Temporary files are frequently used in shell scripts. In a typical shell script often some data is processed, and the results are written to a scratch file, the new data is processed in another way, and eventually the scratch file is removed.
So why write an article about this topic?
Often shell script programmers use temporary files in their scripts, and remove them at the end of the program. This simple and straight forward approach works well as long as a user does not interrupt the script using a signal (i.e. by pressing ^C or DEL). In this case the script doesn't have a chance to remove its temporary files before closing.
This article shows how to intercept interrupts from shell scripts.
This script passes its command line arguments on to the man command, and writes the result to a temporary file /tmp/viman. Before starting vi on the file, all control characters are removed ("col -b"), and duplicate or empty lines are removed ("uniq"). After vi terminates, the file is removed.
This simple script has two drawbacks.
Consider what happens if two people call this script, one after
the other. The first one has his manual page written to
/tmp/viman. Shortly after that the second one has his
manual page written to the same file, overwriting the contents of
the first manual page.
Now the first user gets the wrong manual page in the
The solution to this problem is clear: each user needs
to have a unique temporary file, but how to do it? We could try to
create the temporary file in the directory
Steve Bourne (the creator of the Bourne Shell) suggests in The UNIX system to use the unique process identifier (PID) of the shell script as part of the file name. Since the process id of the script is always available via the environment variable $$, we could rewrite the script as follows:
This small change solves the problem.
But one problem remains: what happens to the temporary file, if the script is terminated with a signal? In this case, the temporary file may is not removed, because the last line of the script is never reached!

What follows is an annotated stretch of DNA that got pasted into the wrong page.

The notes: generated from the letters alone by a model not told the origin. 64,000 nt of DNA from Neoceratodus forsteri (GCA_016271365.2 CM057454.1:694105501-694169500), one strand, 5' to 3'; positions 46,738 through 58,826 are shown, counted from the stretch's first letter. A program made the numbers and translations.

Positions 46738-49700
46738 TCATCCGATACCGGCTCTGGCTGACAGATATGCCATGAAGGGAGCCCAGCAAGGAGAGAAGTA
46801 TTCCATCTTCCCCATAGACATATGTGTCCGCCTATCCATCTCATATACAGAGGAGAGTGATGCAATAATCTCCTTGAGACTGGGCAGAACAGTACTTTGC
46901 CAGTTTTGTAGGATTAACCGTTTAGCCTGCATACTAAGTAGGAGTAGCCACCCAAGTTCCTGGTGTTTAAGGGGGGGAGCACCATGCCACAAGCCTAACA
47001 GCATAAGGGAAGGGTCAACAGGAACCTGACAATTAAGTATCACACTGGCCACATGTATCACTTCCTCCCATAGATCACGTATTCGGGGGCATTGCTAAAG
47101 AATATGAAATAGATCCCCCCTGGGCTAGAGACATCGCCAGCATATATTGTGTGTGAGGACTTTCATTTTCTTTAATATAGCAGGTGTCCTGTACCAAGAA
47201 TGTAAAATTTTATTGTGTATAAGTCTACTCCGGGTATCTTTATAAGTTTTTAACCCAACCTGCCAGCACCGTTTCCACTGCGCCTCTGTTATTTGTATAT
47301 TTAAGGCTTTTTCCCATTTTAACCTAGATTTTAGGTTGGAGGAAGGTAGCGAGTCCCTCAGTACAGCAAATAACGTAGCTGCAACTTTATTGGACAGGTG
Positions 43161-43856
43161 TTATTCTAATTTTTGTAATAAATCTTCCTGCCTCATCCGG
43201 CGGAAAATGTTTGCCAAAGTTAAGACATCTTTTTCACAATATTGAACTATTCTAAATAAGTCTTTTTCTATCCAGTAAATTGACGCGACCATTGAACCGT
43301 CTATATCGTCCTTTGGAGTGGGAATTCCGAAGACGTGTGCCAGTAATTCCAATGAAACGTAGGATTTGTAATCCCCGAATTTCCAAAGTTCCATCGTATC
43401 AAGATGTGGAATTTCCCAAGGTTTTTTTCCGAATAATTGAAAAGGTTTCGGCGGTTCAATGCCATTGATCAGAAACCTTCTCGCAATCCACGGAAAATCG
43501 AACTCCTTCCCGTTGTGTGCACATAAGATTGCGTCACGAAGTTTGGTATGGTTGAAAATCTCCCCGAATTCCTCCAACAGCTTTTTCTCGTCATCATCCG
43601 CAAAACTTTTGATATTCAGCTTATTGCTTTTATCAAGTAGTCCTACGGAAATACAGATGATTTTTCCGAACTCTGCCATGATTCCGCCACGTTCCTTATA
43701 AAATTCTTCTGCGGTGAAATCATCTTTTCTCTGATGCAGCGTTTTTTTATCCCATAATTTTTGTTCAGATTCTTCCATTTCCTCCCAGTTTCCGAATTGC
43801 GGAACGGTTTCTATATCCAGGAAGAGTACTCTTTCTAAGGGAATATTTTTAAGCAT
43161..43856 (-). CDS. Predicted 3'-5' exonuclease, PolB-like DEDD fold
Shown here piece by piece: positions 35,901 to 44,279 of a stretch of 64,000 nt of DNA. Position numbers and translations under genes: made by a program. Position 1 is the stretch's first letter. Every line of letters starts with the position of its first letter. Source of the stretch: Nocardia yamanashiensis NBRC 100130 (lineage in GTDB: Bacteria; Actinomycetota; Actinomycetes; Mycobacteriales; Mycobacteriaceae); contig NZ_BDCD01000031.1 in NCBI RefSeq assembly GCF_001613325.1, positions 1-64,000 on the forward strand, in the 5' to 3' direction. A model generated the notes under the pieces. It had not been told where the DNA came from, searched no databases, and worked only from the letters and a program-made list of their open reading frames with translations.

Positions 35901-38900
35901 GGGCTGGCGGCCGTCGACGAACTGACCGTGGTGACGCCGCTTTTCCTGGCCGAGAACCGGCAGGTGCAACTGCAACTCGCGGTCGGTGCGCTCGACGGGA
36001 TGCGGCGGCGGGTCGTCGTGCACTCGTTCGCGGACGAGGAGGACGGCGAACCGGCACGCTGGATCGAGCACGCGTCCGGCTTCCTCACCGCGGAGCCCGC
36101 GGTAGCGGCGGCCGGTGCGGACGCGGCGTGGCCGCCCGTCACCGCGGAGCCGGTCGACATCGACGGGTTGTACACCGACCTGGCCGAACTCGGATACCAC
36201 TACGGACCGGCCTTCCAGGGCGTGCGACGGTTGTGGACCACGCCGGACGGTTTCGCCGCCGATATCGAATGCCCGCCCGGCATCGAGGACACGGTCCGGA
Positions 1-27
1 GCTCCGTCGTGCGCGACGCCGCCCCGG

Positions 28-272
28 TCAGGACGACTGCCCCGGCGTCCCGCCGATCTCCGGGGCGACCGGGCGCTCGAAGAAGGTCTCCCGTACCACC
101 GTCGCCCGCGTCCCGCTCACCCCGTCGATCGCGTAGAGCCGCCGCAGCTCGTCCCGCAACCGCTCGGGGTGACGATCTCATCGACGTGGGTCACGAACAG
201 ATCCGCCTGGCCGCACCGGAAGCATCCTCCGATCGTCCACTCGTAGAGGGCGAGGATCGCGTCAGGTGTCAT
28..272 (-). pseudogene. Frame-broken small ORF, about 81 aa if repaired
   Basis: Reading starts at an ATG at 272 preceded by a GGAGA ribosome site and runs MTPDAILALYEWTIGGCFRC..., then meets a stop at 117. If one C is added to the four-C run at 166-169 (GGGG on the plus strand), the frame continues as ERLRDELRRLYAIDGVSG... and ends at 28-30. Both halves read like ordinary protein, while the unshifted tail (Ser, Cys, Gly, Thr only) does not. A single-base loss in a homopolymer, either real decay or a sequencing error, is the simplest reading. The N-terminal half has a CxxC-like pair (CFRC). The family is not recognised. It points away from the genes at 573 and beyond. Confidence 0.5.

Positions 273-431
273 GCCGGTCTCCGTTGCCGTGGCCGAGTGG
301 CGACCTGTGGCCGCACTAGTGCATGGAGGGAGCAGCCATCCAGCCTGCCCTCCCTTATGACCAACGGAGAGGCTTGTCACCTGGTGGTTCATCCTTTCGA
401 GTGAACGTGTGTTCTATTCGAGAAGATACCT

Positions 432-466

You may think: "Who cares about files clogging up the /tmp directory? The directory gets cleaned up automatically anyway!" On the other hand you are reading this text to become a better shell programmer, and could be excited to come to know there is an easy way to "trap" signals from a shell script.
The general syntax for the
Signals may be specified using numbers (0 to 31),
"0" being a pseudo-signal meaning "program termination". The Korn
shell also understands names for the signal, i.e.
A simple example would be:
This means: execute the command "
Only one refinement has to be made before we can present The Canonical Way To Handle Temporary Files ©. Suppose we use the following line in our script:
If somebody sends the SIGTERM signal to our script (i.e. by entering "kill -15 scriptpid"), the following would happen:
A better (and the recommended) way to handle the signals is as follows:
The first trap ensures that the temporary file
The second trap causes our script to terminate after receiving one of the specified signals. Before the script terminates, the trap for "signal" 0 is executed, effectively removing the temporary file.
Our original script, now rewritten to handle signals and use unique temporary files looks as follows:
Handling signals requires a bit more overhead; perhaps overkill for simple scripts like this one but definitely worthwhile for complex scripts.
Copyright © 1998-2013 Heiner Steven (firstname.lastname@example.org)